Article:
Bottom line: Amazon’s withdrawal from selling domestic goods to local buyers in China was inevitable due to its lack of a standout service and cut-throat competition from Alibaba and the money-losing JD.com.
The e-commerce headlines have been buzzing these last few days with word that global giant Amazon (Nasdaq: AMZN) is abandoning China, representing the latest setback for a western Internet company in the large market. Amazon has come out with some statements clarifying the matter, in a move somewhat akin to what happened when Internet peer Google (Nasdaq: GOOG) made a similar withdrawal nearly a decade ago.
As Google did then and Amazon is doing now, both companies are being quick to point out that they aren’t completely withdrawing from China, but rather are just exiting what’s arguably their most important business. In Google’s case it shuttered its core China search engine. Now with Amazon, the company says it’s shuttering the part of its business that sells domestically-sourced Chinese products to customers in China. (English article)
To be more exact, Amazon is shuttering its platform that allows domestic Chinese merchants to sell to Chinese consumers. It’s also halting its own direct sales of China-sourced goods to Chinese consumers. At the same time, it will continue to operate its cross-border e-commerce platform selling foreign goods to Chinese consumers. It will also continue to sell Chinese Kindle e-readers, and support a China Kindle store. Lastly, it will continue to offer its popular cloud services to Chinese consumers.
In a nutshell, the company is effectively surrendering the most lucrative part of the China market to incumbent behemoths Alibaba (NYSE: BABA) and JD.com (Nasdaq: JD). Some might call that a no-brainer, since Amazon had less than 1 percent of that market, despite being in China for years. By comparison it seems to be doing better in cross-border e-commerce, which caters to a growing number of Chinese who prefer to buy imports over locally-sourced goods that often have spottier reputations.
So how did we get to this place, and what does it mean for Amazon? Many are pointing out that this withdrawal represents the latest such move by a major global Internet company that couldn’t compete in China. Besides Google, others that have made similar attempts that ended in failure include former search giant Yahoo, as well as B2C specialist eBay (Nasdaq: EBAY) and the likes of smaller names like recruitment specialist Monster.com.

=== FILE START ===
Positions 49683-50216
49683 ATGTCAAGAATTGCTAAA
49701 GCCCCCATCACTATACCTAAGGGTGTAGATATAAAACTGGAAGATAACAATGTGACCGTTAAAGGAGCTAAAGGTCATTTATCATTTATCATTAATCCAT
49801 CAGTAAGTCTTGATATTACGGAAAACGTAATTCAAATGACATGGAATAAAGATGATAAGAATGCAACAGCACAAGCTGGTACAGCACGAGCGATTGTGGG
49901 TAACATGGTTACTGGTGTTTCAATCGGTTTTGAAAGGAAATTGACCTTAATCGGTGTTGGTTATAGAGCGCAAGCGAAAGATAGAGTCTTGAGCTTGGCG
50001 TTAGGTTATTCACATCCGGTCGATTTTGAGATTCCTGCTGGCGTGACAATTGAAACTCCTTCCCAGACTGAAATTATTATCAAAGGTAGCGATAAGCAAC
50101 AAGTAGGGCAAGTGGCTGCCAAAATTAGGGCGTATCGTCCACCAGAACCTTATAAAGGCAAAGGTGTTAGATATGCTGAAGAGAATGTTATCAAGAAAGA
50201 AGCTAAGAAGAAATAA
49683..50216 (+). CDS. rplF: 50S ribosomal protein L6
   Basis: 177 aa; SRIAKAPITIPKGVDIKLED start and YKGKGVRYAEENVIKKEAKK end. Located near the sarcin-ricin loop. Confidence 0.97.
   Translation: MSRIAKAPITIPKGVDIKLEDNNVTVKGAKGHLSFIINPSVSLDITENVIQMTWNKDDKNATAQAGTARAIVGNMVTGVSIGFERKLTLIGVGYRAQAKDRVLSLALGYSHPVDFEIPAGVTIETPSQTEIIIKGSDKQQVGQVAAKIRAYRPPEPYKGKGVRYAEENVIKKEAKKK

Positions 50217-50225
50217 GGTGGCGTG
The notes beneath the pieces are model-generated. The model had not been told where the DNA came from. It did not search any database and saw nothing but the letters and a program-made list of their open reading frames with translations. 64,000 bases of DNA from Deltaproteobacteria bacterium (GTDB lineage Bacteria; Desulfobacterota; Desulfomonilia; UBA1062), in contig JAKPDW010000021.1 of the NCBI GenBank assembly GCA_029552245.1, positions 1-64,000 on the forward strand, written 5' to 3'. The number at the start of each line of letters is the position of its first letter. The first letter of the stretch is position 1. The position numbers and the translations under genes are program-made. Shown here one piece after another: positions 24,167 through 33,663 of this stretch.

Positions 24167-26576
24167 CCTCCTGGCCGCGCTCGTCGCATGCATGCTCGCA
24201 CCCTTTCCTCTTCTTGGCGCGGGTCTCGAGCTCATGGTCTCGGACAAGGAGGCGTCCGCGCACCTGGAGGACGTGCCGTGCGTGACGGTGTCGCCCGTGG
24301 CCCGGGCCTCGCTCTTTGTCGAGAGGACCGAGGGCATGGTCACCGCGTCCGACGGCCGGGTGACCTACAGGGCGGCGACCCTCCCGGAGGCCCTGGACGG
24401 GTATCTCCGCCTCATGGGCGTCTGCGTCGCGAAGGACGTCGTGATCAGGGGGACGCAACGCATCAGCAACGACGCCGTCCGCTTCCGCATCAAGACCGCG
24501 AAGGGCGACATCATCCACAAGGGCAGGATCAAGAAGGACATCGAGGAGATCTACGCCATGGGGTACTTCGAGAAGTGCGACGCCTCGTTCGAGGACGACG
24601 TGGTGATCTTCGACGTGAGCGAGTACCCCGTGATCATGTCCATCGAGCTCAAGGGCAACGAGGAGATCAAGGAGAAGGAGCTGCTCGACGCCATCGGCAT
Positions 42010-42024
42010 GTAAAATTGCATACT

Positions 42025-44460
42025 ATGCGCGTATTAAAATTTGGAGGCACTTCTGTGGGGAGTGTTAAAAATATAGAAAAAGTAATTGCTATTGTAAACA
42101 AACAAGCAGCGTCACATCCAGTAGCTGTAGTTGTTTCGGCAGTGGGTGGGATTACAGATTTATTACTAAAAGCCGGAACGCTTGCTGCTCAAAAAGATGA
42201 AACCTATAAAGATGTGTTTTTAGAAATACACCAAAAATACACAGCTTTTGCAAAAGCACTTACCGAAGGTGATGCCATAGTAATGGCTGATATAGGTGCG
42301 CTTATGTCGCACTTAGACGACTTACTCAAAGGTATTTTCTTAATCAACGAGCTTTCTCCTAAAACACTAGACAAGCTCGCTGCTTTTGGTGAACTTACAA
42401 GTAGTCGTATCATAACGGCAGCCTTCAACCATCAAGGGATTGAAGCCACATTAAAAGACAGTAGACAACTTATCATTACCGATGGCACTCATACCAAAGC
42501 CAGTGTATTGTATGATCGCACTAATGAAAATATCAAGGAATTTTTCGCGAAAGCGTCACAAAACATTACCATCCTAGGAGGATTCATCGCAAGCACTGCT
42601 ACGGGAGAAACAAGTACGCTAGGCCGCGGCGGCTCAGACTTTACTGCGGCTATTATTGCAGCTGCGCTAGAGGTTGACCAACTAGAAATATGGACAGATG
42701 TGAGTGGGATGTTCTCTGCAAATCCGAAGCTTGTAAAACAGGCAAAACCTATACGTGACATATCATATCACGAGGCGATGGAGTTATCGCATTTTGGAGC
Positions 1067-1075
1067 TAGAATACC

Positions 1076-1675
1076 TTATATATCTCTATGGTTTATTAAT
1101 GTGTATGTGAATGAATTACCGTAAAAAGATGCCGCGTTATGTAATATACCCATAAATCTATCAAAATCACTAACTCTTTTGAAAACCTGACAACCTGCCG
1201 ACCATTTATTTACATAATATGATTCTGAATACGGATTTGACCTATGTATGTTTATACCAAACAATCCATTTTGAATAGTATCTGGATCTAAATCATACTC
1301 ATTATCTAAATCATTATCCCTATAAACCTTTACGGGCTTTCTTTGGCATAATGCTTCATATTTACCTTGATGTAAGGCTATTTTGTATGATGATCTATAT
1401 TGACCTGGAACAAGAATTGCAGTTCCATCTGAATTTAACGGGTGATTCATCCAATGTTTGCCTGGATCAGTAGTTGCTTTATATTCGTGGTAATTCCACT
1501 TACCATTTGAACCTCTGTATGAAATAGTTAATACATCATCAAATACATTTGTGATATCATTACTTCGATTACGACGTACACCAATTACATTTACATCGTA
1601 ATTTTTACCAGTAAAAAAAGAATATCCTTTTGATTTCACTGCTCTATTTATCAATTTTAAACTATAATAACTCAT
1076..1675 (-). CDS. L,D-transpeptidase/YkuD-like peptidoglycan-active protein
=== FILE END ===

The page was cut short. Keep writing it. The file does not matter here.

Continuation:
People inside China like to jump on these failures and point out how such big western companies didn’t understand the market and tried to simply use their global business models rather than create country-specific products. I agree with that explanation to some extent. In such a huge market like China, the western companies that perform the best are most often those that truly “go local” and effectively start from scratch rather than just trying to tweak their global products here and there.
But I also like to point out that part of the China “business model” is one that most western companies rarely accept for long, namely the focus on sales and market share at any cost, even when it means losing money for years. Former eBay chief Meg Whitman was famous for saying that “free is not a business model” back when her company first entered China in the first decade of the 2000s, responding to the challenge of an Alibaba Taobao that was just starting out at the time.
Fast forward to the present, when the free or heavily subsidized business model is still widely accepted and practiced by Chinese Internet companies. Sure, in rare cases such a model will work, and people point to Alibaba itself as one such case that has paid handsome dividends for those who stuck out the free route for so long. But in the lion’s share of such cases investors inevitably get tired of funding constant money-losers, with the result that such shops end up closing when the investment taps turn off.
The Chinese tech scene is currently littered with such cases, including shared bike operators Mobike and Ofo, as well as the Uber-like Didi Chuxing. JD.com, which is one of the companies that drove Amazon to withdraw, is itself losing money hand-over-fist, and trying desperately to find a road to profitability. (English article) At the end of the day, China really doesn’t look like a good fit for any profit-minded western Internet company, though undoubtedly many will continue to try their luck in the cut-throat market.